Expanding Empathy Lecture Series: Lasana Harris

Expanding Empathy Lecture Series: Lasana Harris
Mar 23, 2021
– 2:00PM

Flexible Social Cognition
as a Proactive Empathy Regulation Strategy

Abstract: Lay opinions of empathy surround its benefits, motivating pro-social behaviour, promoting human connection, and relieving human suffering. However, empathy appears a curse of contradictions: useful for the target, but harmful to the perceiver given the experience of empathy is unpleasant. Empathy has been linked to burnout in health-care professionals, despite the fact that it is rewarded during recruitment and training. Urban legends often tell of a hidden curriculum in medical training, where students are taught how to regulate empathic responses. Here, I discuss the regulation of empathy in medical professionals via flexible social cognition. I present behavioural evidence linking empathy, mentalising processes and burnout in healthcare professions, as well as causal evidence that the social context can determine whether empathy impacts behaviour. I use this evidence to argue that flexible social cognition theory predicts when empathy relieves, and renders human suffering.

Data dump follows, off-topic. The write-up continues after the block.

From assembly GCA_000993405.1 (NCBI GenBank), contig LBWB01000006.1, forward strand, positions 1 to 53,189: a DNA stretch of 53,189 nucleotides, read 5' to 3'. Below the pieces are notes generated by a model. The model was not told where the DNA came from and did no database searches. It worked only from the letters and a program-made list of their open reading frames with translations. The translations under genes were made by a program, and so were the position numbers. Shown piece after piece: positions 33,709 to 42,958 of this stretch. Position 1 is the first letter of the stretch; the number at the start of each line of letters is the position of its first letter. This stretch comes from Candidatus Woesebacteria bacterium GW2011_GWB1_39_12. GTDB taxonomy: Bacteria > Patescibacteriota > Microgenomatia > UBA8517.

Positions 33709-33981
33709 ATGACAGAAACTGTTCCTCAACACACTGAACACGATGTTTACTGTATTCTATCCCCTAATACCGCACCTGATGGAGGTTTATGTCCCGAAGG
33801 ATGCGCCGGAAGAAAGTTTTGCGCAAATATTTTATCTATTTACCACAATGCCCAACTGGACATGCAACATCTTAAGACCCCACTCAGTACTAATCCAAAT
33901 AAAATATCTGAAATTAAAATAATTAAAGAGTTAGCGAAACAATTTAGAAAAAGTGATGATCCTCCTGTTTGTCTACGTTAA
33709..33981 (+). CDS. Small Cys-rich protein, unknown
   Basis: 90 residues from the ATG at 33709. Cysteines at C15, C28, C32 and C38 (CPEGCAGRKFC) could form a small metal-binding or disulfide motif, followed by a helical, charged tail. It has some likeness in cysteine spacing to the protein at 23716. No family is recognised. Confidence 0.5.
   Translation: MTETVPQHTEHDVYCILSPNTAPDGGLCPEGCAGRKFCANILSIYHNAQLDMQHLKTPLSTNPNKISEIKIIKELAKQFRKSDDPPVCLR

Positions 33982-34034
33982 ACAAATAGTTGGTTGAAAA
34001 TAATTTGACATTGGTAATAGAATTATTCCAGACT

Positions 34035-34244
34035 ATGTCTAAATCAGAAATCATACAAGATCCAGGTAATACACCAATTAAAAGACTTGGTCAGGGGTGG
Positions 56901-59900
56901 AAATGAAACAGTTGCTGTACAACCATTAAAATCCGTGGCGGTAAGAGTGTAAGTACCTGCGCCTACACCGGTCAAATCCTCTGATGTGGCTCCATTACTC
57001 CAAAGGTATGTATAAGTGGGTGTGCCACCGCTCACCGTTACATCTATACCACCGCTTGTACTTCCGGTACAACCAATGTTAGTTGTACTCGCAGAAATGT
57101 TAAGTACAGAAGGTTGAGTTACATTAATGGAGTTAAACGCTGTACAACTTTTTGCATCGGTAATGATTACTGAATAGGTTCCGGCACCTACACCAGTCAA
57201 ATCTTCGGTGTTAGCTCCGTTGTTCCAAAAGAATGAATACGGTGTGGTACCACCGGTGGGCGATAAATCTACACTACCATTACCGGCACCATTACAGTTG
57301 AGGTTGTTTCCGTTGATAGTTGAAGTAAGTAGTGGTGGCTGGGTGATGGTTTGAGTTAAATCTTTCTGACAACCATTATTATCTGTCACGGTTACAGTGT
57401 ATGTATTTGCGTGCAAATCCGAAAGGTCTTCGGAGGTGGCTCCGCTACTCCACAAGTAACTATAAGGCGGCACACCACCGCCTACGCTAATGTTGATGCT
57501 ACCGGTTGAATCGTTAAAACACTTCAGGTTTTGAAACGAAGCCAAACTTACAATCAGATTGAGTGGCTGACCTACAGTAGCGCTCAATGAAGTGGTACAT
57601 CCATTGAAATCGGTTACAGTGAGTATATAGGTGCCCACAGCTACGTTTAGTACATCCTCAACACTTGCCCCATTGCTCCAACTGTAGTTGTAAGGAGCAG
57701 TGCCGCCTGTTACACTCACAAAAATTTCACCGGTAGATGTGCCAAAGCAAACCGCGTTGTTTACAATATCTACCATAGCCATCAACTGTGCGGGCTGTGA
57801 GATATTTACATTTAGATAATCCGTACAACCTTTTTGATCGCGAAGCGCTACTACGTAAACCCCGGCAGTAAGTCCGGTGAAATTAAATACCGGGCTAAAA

Lasana Harris’s research uses a social neuroscience approach to explore the neural correlates of person perception, prejudice, dehumanization, anthropomorphism, social learning, social emotions, empathy, and punishment. This research addresses questions such as: How do we see people as less than human, and non human objects as human beings? How do we modulate affective responses to people? How do we decide right from wrong? By combining social psychology, affective and cognitive neuroscience with philosophy of mind, developmental psychology, evolutionary anthropology, economics, law and policy, this research focus is a comprehensive strategy to explore human behavior.

Humanized perception is malleable because people can take away human attributes like mental life from other people, but imbue mental lives to animals and objects that presumably lack minds (like ours); people make internal attributions to objects for behavior just as readily as they do to people. Dr. Harris explores the separate yet overlapping neural networks involved when people make attributions to people, animals and objects. Moreover the lab examines the affective correlates of these processes and their subsequent influence on helping, punishment, and social decision-making.

Image of Expanding Empathy Lasana Harris poster

Topic(s): Global Issues, Health, Public Life